With an aim to take Slack, a messaging system for businesses, head on, Microsoft announced Microsoft teams after months of rumours and speculations. At an event in New York on November 2, the global tech giant announced Microsoft teams, its Slack competitor. Microsoft CEO Satya Nadella explained the app as a ‘chat-based workspace,’ which is meant to unite teams for both productive and casual conversation. Meanwhile, Slack responded to this launch by putting out a full page ad or an open letter in The New York Times as well as put it online. In the advertisement, Slack had some ‘friendly advice’ to give to Microsoft so that it can join the ‘revolution’. Slack started the letter with, “Wow. Big news! Congratulations on today’s announcements. We’re genuinely excited to have some competition.”
Saying that features don’t matter, Slack added, “You’re not going to create something people really love by making a big list of Slack’s features and simply checking those boxes. The revolution that has led to millions of people flocking to Slack has been, and continues to be, driven by something much deeper.” These lines by Slack suggest as if Microsoft suddenly jumped the gun. By Microsoft, Teams has been a long time coming. As a matter of fact, though the apps might look similar, both the companies have a different agenda. Microsoft wants to improve its cloud-based productivity tools since a few years and instead of just being a mimic, it wants to push its productivity offering in a much broader sense. In the enterprise space, indeed Teams and Slack will compete hard, but Microsoft is also doing a few things differently. The Teams app is integrated with Skype, Office apps, SharePoint and many other features, and is not free; instead only available for Office 365 subscribers.
Next point that Slack raised was the importance of an open platform. Pointed to the 750 third-party apps in its directory, Slack says in the ad, “We are deeply committed to making our customers’ experience of their existing tools even better, no matter who makes them. We know that playing nice with others isn’t exactly your MO, but if you can’t offer people an open platform that brings everything together into one place and makes their lives dramatically simpler, it’s just not going to work.” Funnily enough Slack itself is not ‘open’, as it regulates and controls which apps get in. This point only goes in favour of Microsoft, as it has the highest open source developer contributors on GitHub. In fact, CEO completely changed the way Microsoft works since he got the post in 2014.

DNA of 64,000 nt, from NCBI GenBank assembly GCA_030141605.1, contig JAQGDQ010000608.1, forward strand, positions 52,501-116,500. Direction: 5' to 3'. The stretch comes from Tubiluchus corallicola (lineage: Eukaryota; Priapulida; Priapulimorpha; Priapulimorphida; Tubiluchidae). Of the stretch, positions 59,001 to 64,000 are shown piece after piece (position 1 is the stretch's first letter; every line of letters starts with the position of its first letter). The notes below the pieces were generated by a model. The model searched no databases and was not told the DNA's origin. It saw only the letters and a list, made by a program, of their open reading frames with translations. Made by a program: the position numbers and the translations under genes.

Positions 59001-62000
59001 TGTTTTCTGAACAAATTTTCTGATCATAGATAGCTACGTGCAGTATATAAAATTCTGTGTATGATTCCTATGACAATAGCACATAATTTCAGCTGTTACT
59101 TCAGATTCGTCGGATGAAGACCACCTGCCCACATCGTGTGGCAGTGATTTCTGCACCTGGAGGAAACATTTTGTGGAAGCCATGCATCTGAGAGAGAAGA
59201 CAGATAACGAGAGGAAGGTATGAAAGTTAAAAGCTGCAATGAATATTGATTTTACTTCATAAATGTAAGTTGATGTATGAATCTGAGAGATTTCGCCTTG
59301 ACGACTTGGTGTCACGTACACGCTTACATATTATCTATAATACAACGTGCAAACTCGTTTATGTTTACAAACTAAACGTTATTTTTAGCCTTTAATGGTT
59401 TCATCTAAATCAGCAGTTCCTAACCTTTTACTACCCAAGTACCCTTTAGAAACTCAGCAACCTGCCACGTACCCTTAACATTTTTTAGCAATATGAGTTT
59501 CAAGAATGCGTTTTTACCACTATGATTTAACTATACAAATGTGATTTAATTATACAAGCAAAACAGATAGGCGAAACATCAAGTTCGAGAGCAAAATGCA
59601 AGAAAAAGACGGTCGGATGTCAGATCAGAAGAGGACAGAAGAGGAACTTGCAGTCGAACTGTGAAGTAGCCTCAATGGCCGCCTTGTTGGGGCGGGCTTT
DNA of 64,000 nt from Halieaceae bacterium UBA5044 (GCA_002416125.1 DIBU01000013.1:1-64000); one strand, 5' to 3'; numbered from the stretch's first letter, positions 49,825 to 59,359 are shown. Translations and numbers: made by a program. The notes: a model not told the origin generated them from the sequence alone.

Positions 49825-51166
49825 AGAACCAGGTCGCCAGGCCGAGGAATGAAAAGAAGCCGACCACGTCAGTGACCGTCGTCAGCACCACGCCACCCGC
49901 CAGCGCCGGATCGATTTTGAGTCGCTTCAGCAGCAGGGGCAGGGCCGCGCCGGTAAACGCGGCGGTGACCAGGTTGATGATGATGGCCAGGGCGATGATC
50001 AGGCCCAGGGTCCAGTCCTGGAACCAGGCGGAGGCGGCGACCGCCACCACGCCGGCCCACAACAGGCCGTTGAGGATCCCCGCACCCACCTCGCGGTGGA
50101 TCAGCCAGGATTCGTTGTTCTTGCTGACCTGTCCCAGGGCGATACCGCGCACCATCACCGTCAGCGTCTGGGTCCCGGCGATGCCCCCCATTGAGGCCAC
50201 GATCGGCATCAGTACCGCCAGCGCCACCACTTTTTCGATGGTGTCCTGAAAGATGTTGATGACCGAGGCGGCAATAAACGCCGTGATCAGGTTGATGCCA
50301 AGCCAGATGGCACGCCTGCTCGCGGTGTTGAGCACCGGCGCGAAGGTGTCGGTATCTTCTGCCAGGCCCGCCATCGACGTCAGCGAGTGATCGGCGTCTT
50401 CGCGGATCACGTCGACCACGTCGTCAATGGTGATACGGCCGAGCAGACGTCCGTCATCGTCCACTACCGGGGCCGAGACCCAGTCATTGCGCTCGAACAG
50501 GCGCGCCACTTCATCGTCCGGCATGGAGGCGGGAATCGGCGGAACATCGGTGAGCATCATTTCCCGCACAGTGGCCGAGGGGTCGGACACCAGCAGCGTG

Slack then advises Microsoft to ‘do this with love’. The letter says, “When we push a same-day fix in response to a customer’s tweet, agonize over the best way to slip some humor into release notes, run design sprints with other software vendors to ensure our products work together seamlessly or achieve a 100-minute average turnaround time for a thoughtful, human response to each support inquiry, that’s not ‘going above and beyond.’ It’s not ‘us being clever.’ That’s how we do. That’s who we are.” This a good point to make, but still needs to go a long way to reach the ultimate ‘love’. The product that Slack has created is great, undoubtedly. But its apps are still not up to the mark and has still not delivered on the threaded messages feature.
Even Facebook announced its Workplace platform which even looks like the social media website as well. Why didn’t Slack say anything then? Is it because Microsoft tried buying it a couple of years back? Slack finally says that it is ‘here to stay’. And with their amazing product and a great user base, there are not two ways about it, but it is a bit tough to understand why this ‘open letter’, which only shows a lack of confidence.